Undead vs. Undead Clerics and magic-users able to animate dead can animate and direct skeletons or zombies against undead without fear of losing control of them. Note that undead able to fly will easily be able to avoid such slowmoving undead. A magic-user employing an unlife spell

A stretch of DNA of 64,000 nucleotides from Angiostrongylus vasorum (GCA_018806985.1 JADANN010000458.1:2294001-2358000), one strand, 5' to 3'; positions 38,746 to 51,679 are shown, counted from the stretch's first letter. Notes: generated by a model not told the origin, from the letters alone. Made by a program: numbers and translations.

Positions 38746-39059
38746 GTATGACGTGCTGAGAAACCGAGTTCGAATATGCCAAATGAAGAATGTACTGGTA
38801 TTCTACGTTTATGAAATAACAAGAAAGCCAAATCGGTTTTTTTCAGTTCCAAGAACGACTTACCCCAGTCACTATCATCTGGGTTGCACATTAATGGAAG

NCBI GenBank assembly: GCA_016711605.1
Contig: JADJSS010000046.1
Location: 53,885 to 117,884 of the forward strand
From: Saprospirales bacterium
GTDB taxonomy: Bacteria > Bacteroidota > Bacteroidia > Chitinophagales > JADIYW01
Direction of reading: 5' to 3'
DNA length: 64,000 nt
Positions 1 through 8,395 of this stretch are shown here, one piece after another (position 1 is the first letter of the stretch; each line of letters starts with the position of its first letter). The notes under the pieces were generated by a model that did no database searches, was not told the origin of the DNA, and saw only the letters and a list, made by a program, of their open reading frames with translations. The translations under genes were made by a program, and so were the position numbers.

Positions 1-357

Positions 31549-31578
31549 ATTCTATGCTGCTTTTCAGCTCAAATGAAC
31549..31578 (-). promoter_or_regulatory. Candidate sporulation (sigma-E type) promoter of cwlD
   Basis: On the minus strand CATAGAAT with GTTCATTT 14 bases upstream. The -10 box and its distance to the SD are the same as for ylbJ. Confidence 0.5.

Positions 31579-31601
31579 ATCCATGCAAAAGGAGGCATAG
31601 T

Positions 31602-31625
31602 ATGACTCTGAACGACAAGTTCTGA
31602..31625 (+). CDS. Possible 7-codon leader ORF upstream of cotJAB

(see the “The Lords of Darkness” section in this book) an Evil cleric successfully compelling undead (see “Turning Undead: Evil Clerics” in the DMG) can command undead to attempt the service of fighting other undead. These are dangerous pursuits — but to the desperate‚ they may seem less dangerous than facing hostile undead themselves. Powerful undead commonly command less powerful undead‚ but no undead can counter a clerical turning or compulsion attempt‚ except a lich who was a magicuser/cleric in life. Evil clerics fare better against mixed groups of undead than Good clerics; they can actually turn segments of an undead army against the undead host. Good clerics can only turn or destroy the undead — and if the most powerful member of a mixed group of undead is unaffected by a turning cleric‚ no undead in the group can be successfully destroyed by that cleric. The DM should all “destroy/damn” results to be successful turnings‚ and may allow “turning” results to be successful. Half-strength undead under the control of a more powerful creator undead (such as adventurers slain by a vampire) can only be turned if their creator is turned—of if their creator is affected by full sunlight (see “Light” this section)‚ and temporarily loses control of them‚ whereupon they can be separately affected. Undead cannot drain each other of life energy‚ one or both undead combatants have recently drained a living creature of such energy. Undead cannot “chill” each other‚ nor can one undead be charmed or magically scared by another. Undead can and do threaten each other‚ and some undead can wield magic or magical items to compel other undead to perform certain tasks‚ or serve them. Death‚ withering‚ and aging attacks have no effect on the undead. An undead who “kills” another in physical combat has the option of destroying or controlling that undead. Controlled undead regenerate one hp per day at their normal rate‚ whichever is greater‚ and are under absolute control of the victorious undead until it is itself destroyed (ending the control). A controlled undead is loyal to its controller‚ and cannot turn on it. Undead who defeat undead more powerful in ability or hit dice than themselves cannot control such undead‚ and must destroy them. “Mindless” undead such as skeletons and zombies cannot control anything.